Why macOS updates can block your Mac and what to do about it
Anecdotal reports from the weekend suggest that the macOS Monterey update may block some Macs during installation and the machines become unresponsive. MacRumors has compiled a representative set of complaints from the Apple Support Communities forums and Twitter that describe largely the same symptoms: unresponsive Macs that cannot be resuscitated with the typical SMC and NVRAM diagnostic catchalls.
The reports summarized by MacRumors mention several Intel Mac models ranging from model year 2015 to 2020, but don’t mention Apple Silicon models – this makes sense as they update a bit differently than Intel Macs and may not be prone to the same issues .
We asked Apple about these anecdotal reports to see if the company was aware of any issues or if there were any indications for people whose hardware stopped responding to input after a software update. We also have our own recommendations as well as some hypotheses as to why these major updates sometimes cause more than usual numbers of hardware problems.
macOS updates don’t just update macOS
When Apple releases new macOS updates, you don’t just get updates for the operating system. Since around 2015, Apple has also been distributing most firmware updates as part of the operating system rather than separately (this includes updates to the “bridgeOS” software that runs on Apple T1 and T2 Macs). For PC owners, imagine Windows updates that might also update your computer’s BIOS or graphics firmware.
This saves end users from having to take steps to take advantage of firmware-level security and feature patches by simply keeping their software up to date. Apple’s firmware patches include mitigation for hardware-level vulnerabilities like Specter, Meltdown, and the like, and Apple has also released updated firmware with macOS High Sierra to add APFS boot support to older Macs.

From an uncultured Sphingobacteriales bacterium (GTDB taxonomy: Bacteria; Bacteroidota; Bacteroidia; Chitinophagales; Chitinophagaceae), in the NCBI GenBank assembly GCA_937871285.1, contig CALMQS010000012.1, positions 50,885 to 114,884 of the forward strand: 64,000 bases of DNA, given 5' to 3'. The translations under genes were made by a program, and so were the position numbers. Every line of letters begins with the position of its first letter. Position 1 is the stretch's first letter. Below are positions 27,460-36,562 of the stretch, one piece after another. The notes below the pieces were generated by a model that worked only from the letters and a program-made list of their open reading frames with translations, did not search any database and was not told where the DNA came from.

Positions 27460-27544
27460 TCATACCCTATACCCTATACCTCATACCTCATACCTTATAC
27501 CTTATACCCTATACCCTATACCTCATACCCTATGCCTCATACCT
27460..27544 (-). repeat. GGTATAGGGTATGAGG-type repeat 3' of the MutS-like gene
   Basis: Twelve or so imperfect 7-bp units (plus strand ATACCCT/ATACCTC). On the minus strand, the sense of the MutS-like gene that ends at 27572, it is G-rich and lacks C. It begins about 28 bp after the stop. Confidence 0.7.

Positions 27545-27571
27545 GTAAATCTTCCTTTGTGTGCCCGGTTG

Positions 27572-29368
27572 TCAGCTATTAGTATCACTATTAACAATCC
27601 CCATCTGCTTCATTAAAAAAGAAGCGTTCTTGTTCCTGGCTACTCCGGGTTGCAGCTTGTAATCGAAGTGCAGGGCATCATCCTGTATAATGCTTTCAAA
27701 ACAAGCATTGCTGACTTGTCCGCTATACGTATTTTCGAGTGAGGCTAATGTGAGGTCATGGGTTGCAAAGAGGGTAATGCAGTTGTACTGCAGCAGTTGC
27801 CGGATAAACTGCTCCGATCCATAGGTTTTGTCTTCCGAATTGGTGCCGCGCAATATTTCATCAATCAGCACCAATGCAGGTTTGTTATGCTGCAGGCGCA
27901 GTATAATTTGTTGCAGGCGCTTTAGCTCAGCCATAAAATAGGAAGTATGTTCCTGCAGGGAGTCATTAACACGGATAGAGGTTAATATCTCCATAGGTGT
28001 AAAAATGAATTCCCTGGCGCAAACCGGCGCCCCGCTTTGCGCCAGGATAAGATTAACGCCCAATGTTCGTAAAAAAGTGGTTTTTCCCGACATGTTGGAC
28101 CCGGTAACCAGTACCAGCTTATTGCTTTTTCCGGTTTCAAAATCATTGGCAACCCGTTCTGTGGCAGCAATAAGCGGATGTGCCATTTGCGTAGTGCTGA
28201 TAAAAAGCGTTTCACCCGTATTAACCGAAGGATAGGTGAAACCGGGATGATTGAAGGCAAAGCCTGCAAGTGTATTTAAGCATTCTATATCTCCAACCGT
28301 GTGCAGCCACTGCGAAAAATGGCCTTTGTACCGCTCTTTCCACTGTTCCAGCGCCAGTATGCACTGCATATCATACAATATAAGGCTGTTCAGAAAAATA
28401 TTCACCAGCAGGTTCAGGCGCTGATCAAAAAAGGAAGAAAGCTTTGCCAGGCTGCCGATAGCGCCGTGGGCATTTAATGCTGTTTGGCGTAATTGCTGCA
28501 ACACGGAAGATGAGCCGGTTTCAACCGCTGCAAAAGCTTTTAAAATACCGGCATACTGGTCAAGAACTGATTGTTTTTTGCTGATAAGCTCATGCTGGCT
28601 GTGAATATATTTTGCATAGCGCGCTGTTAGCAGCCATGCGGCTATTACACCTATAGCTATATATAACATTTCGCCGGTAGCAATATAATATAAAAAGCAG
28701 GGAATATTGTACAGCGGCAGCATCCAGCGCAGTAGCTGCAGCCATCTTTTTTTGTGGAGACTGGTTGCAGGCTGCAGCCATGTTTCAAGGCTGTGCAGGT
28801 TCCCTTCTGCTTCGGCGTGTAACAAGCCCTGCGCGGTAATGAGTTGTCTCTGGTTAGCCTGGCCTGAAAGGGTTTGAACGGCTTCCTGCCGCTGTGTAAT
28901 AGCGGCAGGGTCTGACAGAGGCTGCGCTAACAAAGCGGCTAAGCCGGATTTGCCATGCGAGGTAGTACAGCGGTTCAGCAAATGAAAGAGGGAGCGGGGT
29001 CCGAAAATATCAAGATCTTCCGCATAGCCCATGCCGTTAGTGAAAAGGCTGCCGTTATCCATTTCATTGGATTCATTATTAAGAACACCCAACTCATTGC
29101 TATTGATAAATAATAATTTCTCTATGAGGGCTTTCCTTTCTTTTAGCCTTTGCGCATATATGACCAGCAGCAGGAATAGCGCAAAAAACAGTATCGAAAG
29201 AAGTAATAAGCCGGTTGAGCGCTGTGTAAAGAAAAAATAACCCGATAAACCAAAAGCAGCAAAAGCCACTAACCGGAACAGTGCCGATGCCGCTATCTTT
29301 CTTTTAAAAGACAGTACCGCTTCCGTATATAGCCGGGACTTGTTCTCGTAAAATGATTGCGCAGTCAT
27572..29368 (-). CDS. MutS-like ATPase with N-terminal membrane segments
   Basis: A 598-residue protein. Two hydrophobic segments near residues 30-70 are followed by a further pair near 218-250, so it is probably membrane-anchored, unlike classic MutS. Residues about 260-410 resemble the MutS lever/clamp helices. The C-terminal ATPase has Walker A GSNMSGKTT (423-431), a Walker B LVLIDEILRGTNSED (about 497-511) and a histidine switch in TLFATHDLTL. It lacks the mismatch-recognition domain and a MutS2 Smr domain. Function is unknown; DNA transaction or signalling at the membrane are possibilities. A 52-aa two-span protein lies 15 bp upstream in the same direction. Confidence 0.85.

But bundling firmware updates also increases complexity. If your Mac is disconnected or the battery is dead during a firmware update, it may fail to start and cannot be revived using standard methods. And because they are more intensive and take longer than a typical software update, both firmware updates and major operating system updates can occasionally reveal underlying hardware problems with RAM, memory, or other components.
How to fix (and try to avoid) these problems
Apple T2- and Apple Silicon-based Macs can be put into DFU mode and their firmware restored from a second Mac using Apple Configurator 2.
If you’re using an older Intel Mac with no Apple T2 chip (most Macs shipped before 2018) and resetting your SMC and NVRAM on your computer won’t do anything, the best thing to do is to contact Apple, either on the phone, via chat or in an Apple Store. If the real underlying problem is your hardware, they can fix it (although it can cost you if the warranty is out). Otherwise, they will have more tools to diagnose and revive your machine.
If you’re using an Apple T2 and have another Mac available, you may have another option. These Macs can be booted into a “DFU” recovery mode, similar to iOS devices and Apple Silicon Macs. Following Apple’s instructions, you can connect your “bricked” Mac to a second Mac using a USB or Thunderbolt cable and restore the firmware using the Apple Configurator app. If the Mac is bootable after the firmware is restored, you should be able to use Internet Restore or a USB installation drive to start a fresh installation of macOS on the system. Apple Silicon Macs can be restored in a similar way.
If you use the “Revive” option in the configurator app, an attempt will be made to restore the firmware without touching the data on the drive. If that doesn’t work, you can try a complete wipe and restore at the expense of all of the data on your Mac’s internal hard drive. If you keep decent backups, it pays to get your computer up and running again. If your Mac has vital data stored on it and nowhere else, or if DFU recovery is not working, the next step should be to contact Apple.
The best way to avoid problems is to not update your Mac until Apple has released some major bug fix updates for Monterey, which usually makes sense with any new software release, whether there are widespread problems or not . Apple’s security updates for Catalina and Big Sur often contain the same firmware updates as the new operating system – this is required to patch firmware-level vulnerabilities may not help. But assuming the problems are caused by a combination of new firmware updates, hidden underlying hardware problems on individual Macs, and a new major OS update, staying on Big Sur or Catalina for a few more months can remove at least one variable from it Equation.